supported in windows.

Yes I know that there is http://www.isn-oldenburg.de/~schlenk/tcl/tcldot
but I thought that a simpler solution would be to just use the dot
exes as filters as one option (-Tdot) gives the coordinates for
everything so if I parse it then translation to canvas should be easy.

I would LIKE to use the full generality of the dot language
(www.graphviz.org/doc/info/lang.html) but it seems to be too general
for simple regsub tricks although they could work OK for self
generated graphs where I can use a simple form.

Nick Hounsome schrieb:
> On 1 Jun, 11:11, schl@uni-oldenburg.de wrote:
>> Nick Hounsome schrieb:

>>> Okay, so  I got no replies asking for a simple example.
>>> My new question is this: does anyone use this at all?
>> IIRC its used in the 'page' application in tcllib/tclapps. The grammar
>> stuff is Andreas Kupries baby, he might give advice how to use it.

>> Michael

> I wonder why ActiveState put it in their binary distribution if it is
> so little used?

Its part of tcllib and their apps (i don't remember exactly where), and
Andreas is the main maintainer, contributor to tcllib, so its quite
natural thats included (as he is at ActiveState too).

> My main motivation for originally posing the question is that I'm
> currently playing around on windows and IMHO the main benefit of TCL
> is being able to give someone a short script and a pointer to
> ActiveState or similar and they can get on with it without any
> compilation and without me having to produce any binaries.

You know about starkits, right?

> What I want it for is this:

> I'm playing around with graphviz (www.graphviz.org) and tcldot is not
> supported in windows.

> Yes I know that there is http://www.isn-oldenburg.de/~schlenk/tcl/tcldot
> but I thought that a simpler solution would be to just use the dot
> exes as filters as one option (-Tdot) gives the coordinates for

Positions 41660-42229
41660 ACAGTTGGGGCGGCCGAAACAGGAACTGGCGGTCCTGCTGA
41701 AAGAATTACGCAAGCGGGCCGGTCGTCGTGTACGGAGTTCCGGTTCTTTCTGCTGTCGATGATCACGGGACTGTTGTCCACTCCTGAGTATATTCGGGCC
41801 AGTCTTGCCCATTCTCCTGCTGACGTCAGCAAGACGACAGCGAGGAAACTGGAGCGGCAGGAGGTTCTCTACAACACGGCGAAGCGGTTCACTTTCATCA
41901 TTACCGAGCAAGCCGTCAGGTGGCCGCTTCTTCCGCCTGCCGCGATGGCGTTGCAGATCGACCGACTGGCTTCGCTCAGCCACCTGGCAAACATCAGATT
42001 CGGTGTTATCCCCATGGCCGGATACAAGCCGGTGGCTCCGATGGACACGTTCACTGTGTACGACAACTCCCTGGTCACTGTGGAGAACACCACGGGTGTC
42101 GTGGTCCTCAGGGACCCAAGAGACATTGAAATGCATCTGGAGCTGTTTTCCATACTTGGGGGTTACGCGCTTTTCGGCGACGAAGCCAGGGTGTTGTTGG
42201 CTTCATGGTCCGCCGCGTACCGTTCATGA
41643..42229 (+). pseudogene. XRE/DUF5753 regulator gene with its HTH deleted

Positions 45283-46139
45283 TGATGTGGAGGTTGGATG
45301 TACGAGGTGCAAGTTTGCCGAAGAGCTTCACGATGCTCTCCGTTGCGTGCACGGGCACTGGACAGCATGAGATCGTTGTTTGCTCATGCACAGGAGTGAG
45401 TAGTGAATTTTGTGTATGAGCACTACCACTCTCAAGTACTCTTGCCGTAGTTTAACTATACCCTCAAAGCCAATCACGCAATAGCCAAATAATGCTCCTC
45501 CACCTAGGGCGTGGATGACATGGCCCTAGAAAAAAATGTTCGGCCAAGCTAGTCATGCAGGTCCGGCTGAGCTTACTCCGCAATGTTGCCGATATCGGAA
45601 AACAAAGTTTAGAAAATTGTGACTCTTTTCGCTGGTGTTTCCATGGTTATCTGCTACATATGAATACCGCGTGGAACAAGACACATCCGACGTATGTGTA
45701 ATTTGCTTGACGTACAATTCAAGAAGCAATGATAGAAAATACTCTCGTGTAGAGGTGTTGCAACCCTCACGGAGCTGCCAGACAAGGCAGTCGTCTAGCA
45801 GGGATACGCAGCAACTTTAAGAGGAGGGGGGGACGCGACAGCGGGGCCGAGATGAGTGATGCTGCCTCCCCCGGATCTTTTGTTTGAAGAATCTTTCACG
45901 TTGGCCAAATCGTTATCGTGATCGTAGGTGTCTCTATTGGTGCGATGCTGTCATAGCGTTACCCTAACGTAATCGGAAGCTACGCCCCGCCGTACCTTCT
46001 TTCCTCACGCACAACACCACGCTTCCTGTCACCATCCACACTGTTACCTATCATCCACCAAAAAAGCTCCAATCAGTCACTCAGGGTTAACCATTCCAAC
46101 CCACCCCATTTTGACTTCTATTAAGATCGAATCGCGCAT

> everything so if I parse it then translation to canvas should be easy.

> I would LIKE to use the full generality of the dot language
> (www.graphviz.org/doc/info/lang.html) but it seems to be too general
> for simple regsub tricks although they could work OK for self
> generated graphs where I can use a simple form.

Ok, graphviz on windows. I don't have my vc6 setup anymore, but to make
tcldot on windows working in a starkit isn't that hard in principle.
- Build tcldot statically (with the right compiler options) with
freetype and libz included
- your done...

Michael

On Jun 3, 10:50 am, Nick Hounsome <nick.houns@googlemail.com>
wrote:

> I would LIKE to use the full generality of the dot language
> (www.graphviz.org/doc/info/lang.html) but it seems to be too general
> for simple regsub tricks although they could work OK for self
> generated graphs where I can use a simple form.

A cursory look at the abstract syntax shows mainly tail recursions
(which are in the regular part of the grammar, hence reachable by
"regexp tricks"). There *are* a few true (non-tail) recursions, but
the overall syntax being unambiguous, it seems straightfowrad to apply
the "translate-and-eval" trick to it. Ironically, the nesting tokens
are already { and } ...

Now nobody will prevent you from smashing flies with hammers !

-Alex